Business owners have had to deal with a lot of changes since the onset of the current financial meltdown in 2007. Not least being the fundamental way that lenders have had to respond to circumstances by changing, often drastically, their attitude to individual businesses.
I talk to a lot of business owners who are simply confused as to why good, long standing relationships appear to have been replaced by (as the borrower sees it) by a short-term view of the world, often revolving around their last set of accounts.
There is no doubt that we are all going through a re-evaluation of risk. From major High Street players to the quirkiest forms of corporate finance, lenders are looking at their books and planning to reduce their exposure to loss. This impacts businesses in a real way. Access to capital is a critical part of the equation for growth.
Without access to capital businesses will start to alter their own risk outlook. This means not taking on larger jobs, not hiring the extra person etc. There is no way to sugar-coat the fact that starving UK companies of finance will mean an extended period of extremely low (or no) growth.
The Government has recognised this and seems committed to rolling out ever more programmes to try to ease the flow of funds from the centre out. While we have to applaud any initiative that tackles the problem of financing SMEs, I think it is unrealistic to expect these to work in any dramatic way.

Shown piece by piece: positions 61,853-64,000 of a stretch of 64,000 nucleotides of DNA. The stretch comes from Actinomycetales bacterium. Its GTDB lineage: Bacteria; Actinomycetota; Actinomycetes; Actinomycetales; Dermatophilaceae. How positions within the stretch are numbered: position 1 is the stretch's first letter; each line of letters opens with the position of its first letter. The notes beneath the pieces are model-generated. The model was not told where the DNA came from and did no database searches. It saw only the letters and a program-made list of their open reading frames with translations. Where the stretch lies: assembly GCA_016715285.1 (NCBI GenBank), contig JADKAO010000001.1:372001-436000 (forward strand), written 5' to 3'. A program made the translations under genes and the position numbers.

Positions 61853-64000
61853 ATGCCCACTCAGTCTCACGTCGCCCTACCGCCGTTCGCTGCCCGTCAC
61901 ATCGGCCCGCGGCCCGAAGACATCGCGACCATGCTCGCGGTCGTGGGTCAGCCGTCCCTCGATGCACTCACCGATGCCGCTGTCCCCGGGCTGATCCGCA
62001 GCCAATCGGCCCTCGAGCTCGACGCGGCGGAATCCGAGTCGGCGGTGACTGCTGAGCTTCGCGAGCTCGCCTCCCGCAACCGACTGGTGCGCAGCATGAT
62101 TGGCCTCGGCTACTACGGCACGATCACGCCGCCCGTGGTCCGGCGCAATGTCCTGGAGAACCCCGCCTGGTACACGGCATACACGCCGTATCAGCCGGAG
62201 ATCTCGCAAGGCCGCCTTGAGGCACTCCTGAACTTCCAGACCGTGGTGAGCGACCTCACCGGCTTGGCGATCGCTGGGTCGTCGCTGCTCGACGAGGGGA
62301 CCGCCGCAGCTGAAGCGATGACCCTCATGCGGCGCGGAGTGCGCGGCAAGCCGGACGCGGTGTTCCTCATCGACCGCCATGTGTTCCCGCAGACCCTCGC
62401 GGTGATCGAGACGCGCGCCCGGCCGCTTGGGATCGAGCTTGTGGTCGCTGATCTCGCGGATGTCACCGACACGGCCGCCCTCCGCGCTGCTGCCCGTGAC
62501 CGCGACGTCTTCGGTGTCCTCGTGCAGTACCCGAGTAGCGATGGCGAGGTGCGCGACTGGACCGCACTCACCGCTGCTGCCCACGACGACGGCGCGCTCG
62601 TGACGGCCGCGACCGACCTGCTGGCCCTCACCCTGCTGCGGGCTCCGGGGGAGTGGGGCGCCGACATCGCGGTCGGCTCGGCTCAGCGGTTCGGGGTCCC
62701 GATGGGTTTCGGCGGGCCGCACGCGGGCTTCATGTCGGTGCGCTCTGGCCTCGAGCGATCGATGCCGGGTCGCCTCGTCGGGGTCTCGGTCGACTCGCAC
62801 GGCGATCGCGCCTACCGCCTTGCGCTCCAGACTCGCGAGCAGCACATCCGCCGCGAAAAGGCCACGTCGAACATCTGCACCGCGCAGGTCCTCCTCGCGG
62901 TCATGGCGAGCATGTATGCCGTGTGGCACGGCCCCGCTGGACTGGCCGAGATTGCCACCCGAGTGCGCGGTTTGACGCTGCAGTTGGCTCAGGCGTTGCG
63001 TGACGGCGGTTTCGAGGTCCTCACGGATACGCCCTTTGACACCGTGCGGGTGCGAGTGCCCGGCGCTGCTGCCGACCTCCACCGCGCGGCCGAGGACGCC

Business owners are quickly adjusting to the current climate with a real interest now being shown in financing options that provide long term access to capital while at the same time not requiring levels of security for that lending which, to be frank, a large majority of SMEs are either unwilling or unable to provide.
Hence we have seen an upsurge in interest in Invoice Finance and Pension-Led Funding, both of which leave considerably more control over the funding in the hands of the business owner and, in the case of Pension-Led Funding, can utilise assets in the business that most other lenders will ignore, such as Intellectual Property.
Being agile and quick to respond has always been a strength of business in the UK and we can already see that as the landscape of corporate finance changes rapidly, business owners are adapting to these changes and finding solutions that will allow them to prosper into the future, whatever that looks like.